Decommissioning, Immobilisation and Storage
soluTIons for NuClear wasTe InVEntories

AGR, Magnox and Exotic Spent Fuels

DISTINCTIVE is a multi-disciplinary collaboration of 10 universities and 3 key industry partners from across the UK’s civil nuclear sector. 

Determination of optimum drying conditions for AGR fuels

Determination of optimum drying conditions for AGR fuels


Academic Lead – Bruce Hanson

Researcher – James Goode

University – University of Leeds


The current declared lifetimes for the AGR power stations from EDF Energy will result in the generation of approximately 8,800t of AGR fuel across the whole fleet.

Of this inventory over 2,300t has been reprocessed to date, meaning there is estimated to be about 6,600t spent fuel which needs to be managed [1]. NDA has reported that their preferred option for AGR, outside of current reprocessing contracts in Thorp, is to keep the fuel in interim storage, prior to packaging for disposal in the UK GDF in 2075 [2]. Risks exist with long term wet storage of AGR and so a transition to dry storage may be a preferred option. However, this transition, as well as the dry store environment, may carry unknown risks to cladding integrity and so a better understanding is required before this route can be implemented.

The objective of this project is to answer key questions associated with the transition from wet to dry storage:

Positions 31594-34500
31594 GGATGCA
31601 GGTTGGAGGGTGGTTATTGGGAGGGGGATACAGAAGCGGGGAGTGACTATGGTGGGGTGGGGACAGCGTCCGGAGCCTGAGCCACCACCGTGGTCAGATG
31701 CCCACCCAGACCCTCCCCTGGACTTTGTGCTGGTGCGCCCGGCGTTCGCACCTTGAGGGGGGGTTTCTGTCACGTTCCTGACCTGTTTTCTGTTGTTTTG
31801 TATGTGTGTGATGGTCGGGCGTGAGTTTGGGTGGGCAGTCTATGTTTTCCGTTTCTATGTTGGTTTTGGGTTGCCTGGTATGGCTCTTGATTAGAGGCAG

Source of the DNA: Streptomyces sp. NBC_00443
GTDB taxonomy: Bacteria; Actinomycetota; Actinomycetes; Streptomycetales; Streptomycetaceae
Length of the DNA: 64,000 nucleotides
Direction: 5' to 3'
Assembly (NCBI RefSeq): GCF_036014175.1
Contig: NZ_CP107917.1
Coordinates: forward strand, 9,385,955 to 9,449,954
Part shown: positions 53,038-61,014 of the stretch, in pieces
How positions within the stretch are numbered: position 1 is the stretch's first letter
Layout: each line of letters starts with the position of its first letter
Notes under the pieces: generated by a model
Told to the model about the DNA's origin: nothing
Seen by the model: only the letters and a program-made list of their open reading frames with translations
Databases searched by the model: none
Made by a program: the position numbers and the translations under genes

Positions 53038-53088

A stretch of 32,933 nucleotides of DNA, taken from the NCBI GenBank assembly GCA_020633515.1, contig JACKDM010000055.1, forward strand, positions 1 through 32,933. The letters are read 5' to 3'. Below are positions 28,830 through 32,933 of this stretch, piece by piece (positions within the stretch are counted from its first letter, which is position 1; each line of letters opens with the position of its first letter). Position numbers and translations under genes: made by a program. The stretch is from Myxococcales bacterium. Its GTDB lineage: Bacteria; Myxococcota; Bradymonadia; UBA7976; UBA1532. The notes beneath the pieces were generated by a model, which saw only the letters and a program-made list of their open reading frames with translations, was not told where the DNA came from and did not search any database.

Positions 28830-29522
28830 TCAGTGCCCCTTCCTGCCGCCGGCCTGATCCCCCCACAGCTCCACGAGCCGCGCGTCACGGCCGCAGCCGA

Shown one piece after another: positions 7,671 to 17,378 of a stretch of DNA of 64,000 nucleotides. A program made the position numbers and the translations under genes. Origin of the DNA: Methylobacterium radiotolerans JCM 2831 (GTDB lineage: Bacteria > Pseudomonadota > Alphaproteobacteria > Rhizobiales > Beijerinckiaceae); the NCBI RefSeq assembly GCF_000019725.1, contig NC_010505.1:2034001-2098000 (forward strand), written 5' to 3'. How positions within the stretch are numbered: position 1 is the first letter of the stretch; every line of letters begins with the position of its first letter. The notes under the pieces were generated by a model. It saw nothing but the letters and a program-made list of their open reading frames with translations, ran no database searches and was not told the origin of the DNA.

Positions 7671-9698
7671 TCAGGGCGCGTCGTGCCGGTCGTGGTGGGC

1. What effect has the period of wet storage had on the cladding?
  2. How much water remains attached/bound to the surface of the cladding after removal from the pond?
  3. What is the best regime to remove water from the cladding? Definition of temperature, time, pressure, gas or some other process?
  4. Can a drying process remove all the water, or is some still attached/bound to the surface?
  5. What effect has the drying process had on the cladding?

To answer these questions we propose a series of small scale tests using a simulant AGR fuel element. The test element will consist of cladding that is representative of that stored in a wet environment with a sealed simulant pellet inside. The testing will be carried out in a bespoke “drying” rig that will be capable of investigating the effect of temperature and pressure, with a range of gases. A key aspect of this project will be a high degree of instrumentation of the sample and rig, to ensure that a full mass balance can be constructed and the physical and chemical processes present can be identified. Materials analysis of the cladding, before and after “drying” to determine any overall effects on cladding integrity, will be carried out using range of techniques at IPSE’s sister the Institute of Materials Research.

An important output from this project will be a process model that will be able to predict optimum conditions for AGR drying. The model will be built up and validated using results from the experiments.

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